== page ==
The rate of reporting, prosecuting and convicting for rape varies between jurisdictions. Internationally, the incidence of rapes recorded by the police during 2008 ranged, per 100,000 people, from 0.2 in Azerbaijan to 92.9 in Botswana with 6.3 in Lithuaniaas the median. Worldwide, rape is primarily committed by males. Rape by strangers is usually less common than rape by persons the victim knows, and male-on-male and female-on-female prison rapes are common and may be the least reported forms of rape.
Widespread and systematic rape (e.g., war rape) and sexual slavery can occur during international conflict. These practices are crimes against humanity and war crimes. Rape is also recognized as an element of the crime of genocide when committed with the intent to destroy, in whole or in part, a targeted ethnic group.
People who have been raped can be traumatized and develop posttraumatic stress disorder. Serious injuries can result along with the risk of pregnancy and sexually transmitted infections. A person may face violence or threats from the rapist, and, in some cultures, from the victim's family and relatives.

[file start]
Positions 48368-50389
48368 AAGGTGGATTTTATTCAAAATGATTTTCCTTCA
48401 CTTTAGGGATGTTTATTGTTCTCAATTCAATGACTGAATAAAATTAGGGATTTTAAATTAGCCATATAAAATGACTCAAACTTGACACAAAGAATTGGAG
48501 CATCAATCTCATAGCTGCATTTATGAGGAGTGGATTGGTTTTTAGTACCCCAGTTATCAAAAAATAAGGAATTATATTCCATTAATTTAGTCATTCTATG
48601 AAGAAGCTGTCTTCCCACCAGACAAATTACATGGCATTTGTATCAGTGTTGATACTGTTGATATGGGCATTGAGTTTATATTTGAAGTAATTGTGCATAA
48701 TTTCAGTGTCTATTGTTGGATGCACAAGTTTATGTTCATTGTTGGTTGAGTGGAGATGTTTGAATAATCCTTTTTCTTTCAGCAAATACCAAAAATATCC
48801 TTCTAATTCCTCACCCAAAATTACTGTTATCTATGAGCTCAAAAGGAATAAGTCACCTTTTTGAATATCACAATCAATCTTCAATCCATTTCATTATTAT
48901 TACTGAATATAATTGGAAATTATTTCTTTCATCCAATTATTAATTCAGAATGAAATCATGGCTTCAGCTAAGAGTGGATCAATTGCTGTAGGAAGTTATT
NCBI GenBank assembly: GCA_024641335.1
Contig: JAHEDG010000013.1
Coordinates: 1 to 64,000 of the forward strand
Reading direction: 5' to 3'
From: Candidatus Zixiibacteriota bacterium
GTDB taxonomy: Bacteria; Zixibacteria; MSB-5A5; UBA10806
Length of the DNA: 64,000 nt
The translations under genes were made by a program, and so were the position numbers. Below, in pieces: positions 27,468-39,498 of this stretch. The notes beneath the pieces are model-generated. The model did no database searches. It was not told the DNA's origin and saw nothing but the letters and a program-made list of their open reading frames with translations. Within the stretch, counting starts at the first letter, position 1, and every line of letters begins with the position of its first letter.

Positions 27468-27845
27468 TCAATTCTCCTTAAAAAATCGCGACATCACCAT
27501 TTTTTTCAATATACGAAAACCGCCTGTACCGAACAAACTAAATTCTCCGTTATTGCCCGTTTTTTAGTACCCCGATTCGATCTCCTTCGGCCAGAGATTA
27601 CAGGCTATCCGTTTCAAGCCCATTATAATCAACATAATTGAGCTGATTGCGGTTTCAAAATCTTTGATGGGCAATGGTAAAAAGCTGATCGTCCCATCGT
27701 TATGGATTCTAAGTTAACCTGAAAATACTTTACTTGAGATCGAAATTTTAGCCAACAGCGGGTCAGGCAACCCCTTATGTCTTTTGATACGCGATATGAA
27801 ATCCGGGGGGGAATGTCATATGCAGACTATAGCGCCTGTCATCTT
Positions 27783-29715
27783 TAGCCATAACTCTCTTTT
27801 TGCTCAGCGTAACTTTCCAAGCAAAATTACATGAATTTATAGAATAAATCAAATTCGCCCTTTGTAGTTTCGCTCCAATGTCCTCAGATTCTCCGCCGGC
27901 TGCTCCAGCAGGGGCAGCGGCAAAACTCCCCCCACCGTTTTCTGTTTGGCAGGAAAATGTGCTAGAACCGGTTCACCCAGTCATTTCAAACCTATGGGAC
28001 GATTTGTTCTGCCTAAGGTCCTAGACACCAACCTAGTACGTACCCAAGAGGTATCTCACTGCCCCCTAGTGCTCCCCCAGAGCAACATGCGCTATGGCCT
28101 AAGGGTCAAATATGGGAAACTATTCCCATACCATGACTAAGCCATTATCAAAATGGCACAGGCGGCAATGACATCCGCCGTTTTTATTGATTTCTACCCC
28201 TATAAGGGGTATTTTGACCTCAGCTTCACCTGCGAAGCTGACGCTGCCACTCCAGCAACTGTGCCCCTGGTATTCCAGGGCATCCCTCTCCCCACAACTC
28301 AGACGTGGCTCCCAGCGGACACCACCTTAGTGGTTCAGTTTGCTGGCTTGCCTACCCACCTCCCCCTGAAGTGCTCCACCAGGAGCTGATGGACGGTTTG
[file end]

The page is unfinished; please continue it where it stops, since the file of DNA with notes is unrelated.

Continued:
For Delhi : 011-23370557 ( Works 24 x 7 )
For Bihar :
- PATNA : A woman helpline number was launched here on Friday for 35 districts of Bihar, including Patna, which will facilitate victims to directly contact protection officers of Women Development Corporation (WDC), Bihar. The move comes in the wake of recent reports of increase in crime against women across the country.
The helpline number for Patna is 9771468024. For other districts too, the first eight digits would be the same, only the last two digits would change. They range from 01 (Araria) to 35 (Vaishali), according to the alphabetical order of each district.
Social welfare department minister Parveen Amanullah on Friday released the Core User Group (CUG) mobile numbers (serial wise) for the helpline, on which complaints can be registered 24X7.
- The East Central Railway (ECR) which has headquarters at Hajipur in Bihar has set up a control room for ensuring security of women in running trains. The mobile number 9771425718 is being widely publicised.
Individual factors 
Drug facilitated sexual assault